I will be installing an August WiFi lock in the deadbolt ABOVE these photos.

The lever at the bottom is attached to a Schlage mortise lockset that I have identified as one of the L9000 series (circa 2011). I have tried different variations of inserting the key and turning at various angles to trip the lever lock to an "unlocked" position -- but that doesn't work. Turning the key without moving the handle DOES retract the latchbolt, but does not result in unlocking the mechanism.

Any ideas how to get this bottom lock to not remain LOCKED from the outside? There is no "thumb-lock" on the back of the door or in the narrow edge where the mortise set is located.

Any other solutions to deactivate this bottom lock (since the door lock moving forward will only need to be the top deadbolt, not shown in pix)? Note: this is pretty safe - I'm on a very high floor in a high-rise condo with secured entry (guard and electronic).

enter image description here

  • Is there master keying in your building? May 30, 2022 at 4:01
  • Try Emtek.com. Terrible website but great customer service. Give them a call.
    – Lee Sam
    May 30, 2022 at 4:04
  • Also, does turning the key without moving the outside handle retract the latchbolt? May 30, 2022 at 4:14
  • There is no master keying for the building (owner-occupied condos). Adding Info about turning key to explanation above.
    – Tonya Long
    May 30, 2022 at 20:01

1 Answer 1


You can't get what you want...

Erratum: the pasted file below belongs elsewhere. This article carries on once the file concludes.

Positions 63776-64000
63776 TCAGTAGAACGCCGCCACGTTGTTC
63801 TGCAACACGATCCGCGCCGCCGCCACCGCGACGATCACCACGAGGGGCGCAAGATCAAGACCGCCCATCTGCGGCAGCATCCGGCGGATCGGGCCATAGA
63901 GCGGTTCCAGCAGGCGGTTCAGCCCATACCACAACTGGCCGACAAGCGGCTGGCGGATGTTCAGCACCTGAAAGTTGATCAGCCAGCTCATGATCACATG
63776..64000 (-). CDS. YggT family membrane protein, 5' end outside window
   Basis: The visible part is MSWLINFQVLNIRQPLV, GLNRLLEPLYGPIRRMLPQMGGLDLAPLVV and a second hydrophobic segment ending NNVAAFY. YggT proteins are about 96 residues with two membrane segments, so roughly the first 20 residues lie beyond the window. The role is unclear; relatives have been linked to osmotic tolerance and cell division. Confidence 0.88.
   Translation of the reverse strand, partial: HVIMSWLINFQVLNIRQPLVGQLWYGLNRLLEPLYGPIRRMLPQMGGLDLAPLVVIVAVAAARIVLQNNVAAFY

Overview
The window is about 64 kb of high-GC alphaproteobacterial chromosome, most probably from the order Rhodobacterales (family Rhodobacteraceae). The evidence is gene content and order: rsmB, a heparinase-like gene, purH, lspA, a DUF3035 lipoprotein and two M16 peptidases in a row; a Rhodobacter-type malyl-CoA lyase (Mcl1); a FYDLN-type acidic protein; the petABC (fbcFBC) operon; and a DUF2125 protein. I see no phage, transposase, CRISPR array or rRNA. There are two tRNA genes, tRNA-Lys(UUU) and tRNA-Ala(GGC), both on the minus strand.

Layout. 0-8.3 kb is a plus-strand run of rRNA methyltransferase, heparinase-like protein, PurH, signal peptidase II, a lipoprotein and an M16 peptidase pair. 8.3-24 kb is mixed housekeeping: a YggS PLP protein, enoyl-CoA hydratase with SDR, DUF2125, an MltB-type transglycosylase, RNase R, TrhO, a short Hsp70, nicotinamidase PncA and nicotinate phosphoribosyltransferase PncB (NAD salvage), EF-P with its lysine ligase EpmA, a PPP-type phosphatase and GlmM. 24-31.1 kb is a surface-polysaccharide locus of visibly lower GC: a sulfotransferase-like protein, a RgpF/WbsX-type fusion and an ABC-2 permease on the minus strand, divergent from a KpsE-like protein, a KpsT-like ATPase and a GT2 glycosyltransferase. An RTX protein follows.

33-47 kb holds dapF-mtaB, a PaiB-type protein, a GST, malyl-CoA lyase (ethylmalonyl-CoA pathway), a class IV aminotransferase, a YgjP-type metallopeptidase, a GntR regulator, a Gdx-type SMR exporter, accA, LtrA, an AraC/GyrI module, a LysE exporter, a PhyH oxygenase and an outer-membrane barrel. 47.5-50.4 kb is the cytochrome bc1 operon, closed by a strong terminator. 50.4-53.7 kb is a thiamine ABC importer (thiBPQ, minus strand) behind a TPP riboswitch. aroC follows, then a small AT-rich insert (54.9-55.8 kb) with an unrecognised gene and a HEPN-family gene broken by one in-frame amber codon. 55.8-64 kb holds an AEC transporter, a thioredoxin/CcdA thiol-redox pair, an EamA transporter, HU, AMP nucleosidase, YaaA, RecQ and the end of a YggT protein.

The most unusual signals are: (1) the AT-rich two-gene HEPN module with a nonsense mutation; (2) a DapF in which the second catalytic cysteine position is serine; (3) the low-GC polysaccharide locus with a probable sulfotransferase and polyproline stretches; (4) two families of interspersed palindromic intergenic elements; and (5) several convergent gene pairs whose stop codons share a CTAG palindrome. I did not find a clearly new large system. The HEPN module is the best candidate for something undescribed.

First off, the reason why your latchset's behavior seems quirky to you is because it's a storeroom function latchset, where the key is used to open the door from the outside, instead of relying on the handle to open the door. Yours likely has an anti-vandal (Vandalgard™) function on it, as well, which would explain why the outside handle moves but does nothing.

That said, the behavior you want isn't something you can legally have. You see, the entrance doors to multifamily dwelling units (apartments and condos alike) have a rather important job to do, namely holding back smoke and flames in case the building catches alight somewhere. However, they can't do that if the air pressures and breezes generated by the fire simply push them open, so IFC 705.2.4 (and NFPA 80, the fire door standard) require that the door latch closed whenever it shuts:

705.2.4 Door operation

Swinging fire doors shall close from the full-open position and latch automatically.

This means that your plan to "dog" or "hold back" the latchset on your door and rely on the deadbolt as the sole locking and latching means is a dead end, smart lock or no.

but you can get what you need

However, this does not mean you cannot have a smartlock on your door. While Schlage does make the LE series of products that provide a one-for-one replacement for your existing L-series mortice latchset, given that you've already gone a different route, there is still an option open to you.

In particular, you need to convert your existing latchset to a passage set that doesn't require a key to open from either side. This provides you with latching functionality that's independent from the deadbolt while leaving the deadbolt as the sole locking means. This then lets you fit the August to your existing deadbolt. It'll require what's basically a swap of the guts and the exterior trim on the latchset, though, so you'll need to have a locksmith do it for you.

Your Answer

By clicking “Post Your Answer”, you agree to our terms of service and acknowledge you have read our privacy policy.

Not the answer you're looking for? Browse other questions tagged or ask your own question.